Monday, June 2, 2008

Where I dread tomorrow

Tomorrow is the day for Leo. 

I am becoming more at peace with it. I am beyond devastated, but this is the cycle of life. We know we're going to outlive our pets. I've let too many other pets go on too long, and then you're left rushing a cat into the ER with every organ system shutting down. Leo is not dying right this moment, but he's not well. I think we're a matter of a few months away from that point. I can't do that to him. He's downstairs right now, eating his third helping of tuna. All the kids have cuddled him today and told him they love him. I laid on the floor with him all afternoon (the only place he seems to be comfortable) and just cuddled him in the crook of my arm. When I actually take him, it will be awful. But I want it over with. The waiting is killing me. Henry asked me if Leo was going to heaven today, and I said no, tomorrow. He said "I wish it was yesterday". I understood the sentiment. 

We've had a lot of conversations, me and the kids, about death and dying and the afterlife. About faith and knowing God's plan, about people and animals being gone from this Earth, but still here. We are all eternal beings, none of us really die. It's been a good dialouge to have with them, given my Dad's illness. 

But it's still hard.

Think of me tomorrow, and send me strength.

3 comments:

weelittleme said...

I will and I am.
Take care.

Amy said...

Your sadness and reflection take me back to December when our first "baby" Sophie died. We knew it was happening, but she didn't want to let go. I sat up with her one night. She refused to die in front of me. The next morning I left for work, my husband put her outside, brought her in, and caught her when she collapsed. She died in his arms. Hubby said he couldn't bring her in to the vet. He wanted her to go naturally. He got his wish.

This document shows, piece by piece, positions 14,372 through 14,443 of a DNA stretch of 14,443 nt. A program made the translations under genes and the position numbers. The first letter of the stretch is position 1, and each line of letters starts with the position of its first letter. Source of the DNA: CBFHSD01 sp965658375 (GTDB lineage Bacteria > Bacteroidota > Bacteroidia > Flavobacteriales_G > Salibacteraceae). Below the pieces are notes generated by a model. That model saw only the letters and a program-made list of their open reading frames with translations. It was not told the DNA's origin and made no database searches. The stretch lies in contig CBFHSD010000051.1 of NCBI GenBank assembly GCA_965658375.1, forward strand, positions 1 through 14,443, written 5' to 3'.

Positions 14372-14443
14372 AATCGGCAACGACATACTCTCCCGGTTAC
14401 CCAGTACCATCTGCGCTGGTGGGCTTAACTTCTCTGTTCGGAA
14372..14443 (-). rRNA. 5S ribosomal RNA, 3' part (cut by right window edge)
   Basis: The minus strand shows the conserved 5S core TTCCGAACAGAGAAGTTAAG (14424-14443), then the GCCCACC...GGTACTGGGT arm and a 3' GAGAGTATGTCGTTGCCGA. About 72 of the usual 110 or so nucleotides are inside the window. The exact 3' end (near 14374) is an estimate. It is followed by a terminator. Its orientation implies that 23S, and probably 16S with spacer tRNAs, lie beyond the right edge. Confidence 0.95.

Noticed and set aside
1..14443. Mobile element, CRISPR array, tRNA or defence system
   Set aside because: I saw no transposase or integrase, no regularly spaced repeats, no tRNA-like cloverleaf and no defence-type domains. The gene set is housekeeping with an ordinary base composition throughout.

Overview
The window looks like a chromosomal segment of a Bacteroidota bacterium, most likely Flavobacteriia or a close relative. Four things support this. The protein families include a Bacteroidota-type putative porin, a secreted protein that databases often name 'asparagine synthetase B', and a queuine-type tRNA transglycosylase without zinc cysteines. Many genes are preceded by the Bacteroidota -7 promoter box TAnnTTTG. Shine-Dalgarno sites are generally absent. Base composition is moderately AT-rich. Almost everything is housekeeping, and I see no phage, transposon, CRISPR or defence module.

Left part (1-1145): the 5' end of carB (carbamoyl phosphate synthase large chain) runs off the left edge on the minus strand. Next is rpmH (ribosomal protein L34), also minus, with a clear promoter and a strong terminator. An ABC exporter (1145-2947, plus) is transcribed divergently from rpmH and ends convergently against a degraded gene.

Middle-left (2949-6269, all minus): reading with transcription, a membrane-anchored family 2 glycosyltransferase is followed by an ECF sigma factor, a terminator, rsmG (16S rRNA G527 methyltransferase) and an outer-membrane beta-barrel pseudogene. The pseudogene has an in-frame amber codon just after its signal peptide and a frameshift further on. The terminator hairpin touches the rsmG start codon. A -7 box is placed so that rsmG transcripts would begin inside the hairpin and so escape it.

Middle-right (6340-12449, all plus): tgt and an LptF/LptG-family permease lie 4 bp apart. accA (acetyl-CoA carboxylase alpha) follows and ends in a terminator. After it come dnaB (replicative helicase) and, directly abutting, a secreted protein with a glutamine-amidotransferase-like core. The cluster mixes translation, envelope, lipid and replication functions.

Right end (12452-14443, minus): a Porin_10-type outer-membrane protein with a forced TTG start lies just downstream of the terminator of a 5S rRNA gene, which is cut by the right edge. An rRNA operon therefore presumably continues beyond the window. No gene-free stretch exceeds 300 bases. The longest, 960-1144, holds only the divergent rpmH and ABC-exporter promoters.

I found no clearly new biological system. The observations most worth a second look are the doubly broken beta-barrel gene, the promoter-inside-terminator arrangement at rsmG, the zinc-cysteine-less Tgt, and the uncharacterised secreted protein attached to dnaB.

Leo's death will help your kids understand what's going on with your dad. Kids really "get" death in a way adults don't. Kids don't rationalize or regret. They feel the pain of the moment. They intuit that it is the way things happen. I think it's because they aren't jaded by the world. Also, kids are better at dealing with their emotions. They don't feel embarassment or shame at expressing grief. It is what it is to them. I've learned a lot by watching my own kids grieve as well as many others. (My hubby is a funeral director and we own six funeral homes.)

Our good friend's dad just died early this morning. Like your dad, he was a cancer patient. He had just finished his third round of chemo and had gotten a good report. His white blood cells were low so they put him in the hospital. Yesterday, he suffered a major stroke and was gone this morning. It's unreal. It's horrible and devastating. It makes no sense. I need my kid perspective and kid heart so I can just feel and grieve and heal.

I pray for strength for you to get through the difficult days ahead. Look to your kids for acceptance and the ability to just feel each emotion as it comes.

I'm thinking about you!!

Christine said...

Thank you both. It was a hard day, but I am glad it's over. I miss him so much.